• Notre Dame has ranked among the top 20 in the nation in attendance each of the past 10 seasons. This year, the program is fifth in the NCAA attendance rankings with 8,516 fans per game, currently topping last year’s single-season school attendance record of 8,377. The Fighting Irish also have drawn 5,000-or-more fans to 157 of their last 159 home games, logging 16 Purcell Pavilion sellouts (most recently on Feb. 12 vs. Rutgers).
  • The Fighting Irish have become a regular fixture in the WNBA Draft in recent years, as seven Notre Dame players have been selected in the past decade. Charel Allen was the most recent Fighting Irish player to be chosen, going to the Sacramento Monarchs in the third round (43rd overall pick) of the 2008 WNBA Draft. Ruth Riley (San Antonio) was active in the league during the ’10 season, helping the Silver Stars return to the playoffs for the fourth consecutive season. Three of Notre Dame’s eight WNBA alums have won a total of four league championships — Riley won a pair of crowns with the Detroit Shock (2003 Finals MVP, 2006), Coquese Washington toiled for the 2000 Houston Comets, while Jacqueline Batteast was Riley’s teammate on the 2006 title-winning squad in Detroit.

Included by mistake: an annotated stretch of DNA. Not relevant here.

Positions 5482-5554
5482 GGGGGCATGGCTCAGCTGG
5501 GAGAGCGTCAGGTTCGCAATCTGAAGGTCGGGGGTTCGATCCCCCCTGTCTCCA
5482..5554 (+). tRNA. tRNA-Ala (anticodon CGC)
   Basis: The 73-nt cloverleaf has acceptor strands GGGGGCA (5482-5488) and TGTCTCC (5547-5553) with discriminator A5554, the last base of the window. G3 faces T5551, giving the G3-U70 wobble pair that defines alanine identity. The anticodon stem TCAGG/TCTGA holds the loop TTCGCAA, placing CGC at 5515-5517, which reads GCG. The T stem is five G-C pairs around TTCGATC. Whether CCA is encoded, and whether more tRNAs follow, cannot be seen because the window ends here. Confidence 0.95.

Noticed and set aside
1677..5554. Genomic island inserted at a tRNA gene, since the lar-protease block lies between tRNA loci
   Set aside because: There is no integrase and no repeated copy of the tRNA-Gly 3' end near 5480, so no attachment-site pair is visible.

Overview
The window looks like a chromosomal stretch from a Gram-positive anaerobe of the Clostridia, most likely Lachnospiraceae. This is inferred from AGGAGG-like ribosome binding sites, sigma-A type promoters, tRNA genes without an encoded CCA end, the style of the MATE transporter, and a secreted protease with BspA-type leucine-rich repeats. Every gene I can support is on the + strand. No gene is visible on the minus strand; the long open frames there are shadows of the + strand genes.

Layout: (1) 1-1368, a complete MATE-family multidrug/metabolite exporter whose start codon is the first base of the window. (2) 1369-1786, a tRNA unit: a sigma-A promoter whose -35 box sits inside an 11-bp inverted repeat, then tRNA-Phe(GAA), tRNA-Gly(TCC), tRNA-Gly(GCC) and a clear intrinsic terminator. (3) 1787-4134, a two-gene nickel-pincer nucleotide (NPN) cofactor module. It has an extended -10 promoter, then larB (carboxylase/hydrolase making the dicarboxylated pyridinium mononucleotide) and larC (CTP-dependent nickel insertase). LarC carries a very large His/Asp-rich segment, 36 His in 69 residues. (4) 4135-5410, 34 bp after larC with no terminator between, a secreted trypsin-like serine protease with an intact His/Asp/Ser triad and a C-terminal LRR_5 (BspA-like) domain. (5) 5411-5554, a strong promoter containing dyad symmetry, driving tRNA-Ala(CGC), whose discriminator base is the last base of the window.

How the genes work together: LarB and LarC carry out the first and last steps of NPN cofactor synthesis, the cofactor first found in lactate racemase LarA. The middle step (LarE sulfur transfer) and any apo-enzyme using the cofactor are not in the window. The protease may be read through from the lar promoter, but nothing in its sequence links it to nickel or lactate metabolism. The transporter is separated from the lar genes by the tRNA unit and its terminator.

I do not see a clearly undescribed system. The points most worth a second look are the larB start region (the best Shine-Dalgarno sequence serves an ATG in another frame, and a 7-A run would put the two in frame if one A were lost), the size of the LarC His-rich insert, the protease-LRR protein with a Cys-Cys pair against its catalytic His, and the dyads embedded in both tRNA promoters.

• For the fifth year in a row, the Fighting Irish posted a perfect 100-percent Graduation Success Rate (GSR), according to figures released by the NCAA in October. What’s more, since Muffet McGraw became head coach in 1987, every Notre Dame women’s basketball player who has completed her athletic and academic eligibility at the University has earned her bachelor’s degree (a 62-for-62 success rate), with all four members of this year’s senior class on target to earn their diplomas.

A Quick Look At Connecticut
The cast of characters may change, but the results remain the same, as second-ranked Connecticut is once again among the nation’s elite teams. Although the Huskies had their NCAA-record 90-game winning streak snapped in late December, they have responded with a season-best 13-game run since that lone defeat.

Connecticut (25-1, 12-0) last played on Monday, dispatching No. 14/12 Oklahoma, 86-45 at the XL Center in Hartford. Senior forward Maya Moore dropped in a game-high 27 points to lead four Huskies in double figures, as Connecticut led from the opening tip to the final horn.

Moore, the reigning two-time national player of the year, leads the BIG EAST in scoring (24.2 ppg.), and also leads her team in rebounding (7.9 rpg.), assists (4.3 apg.), blocks (1.2 bpg.) and steals (2.4 spg.). Junior guard Tiffany Hayes is second in scoring (14.7 ppg.), while freshman guard Bria Hartley is third in scoring (12.3 ppg.) with a team-high .419 three-point percentage.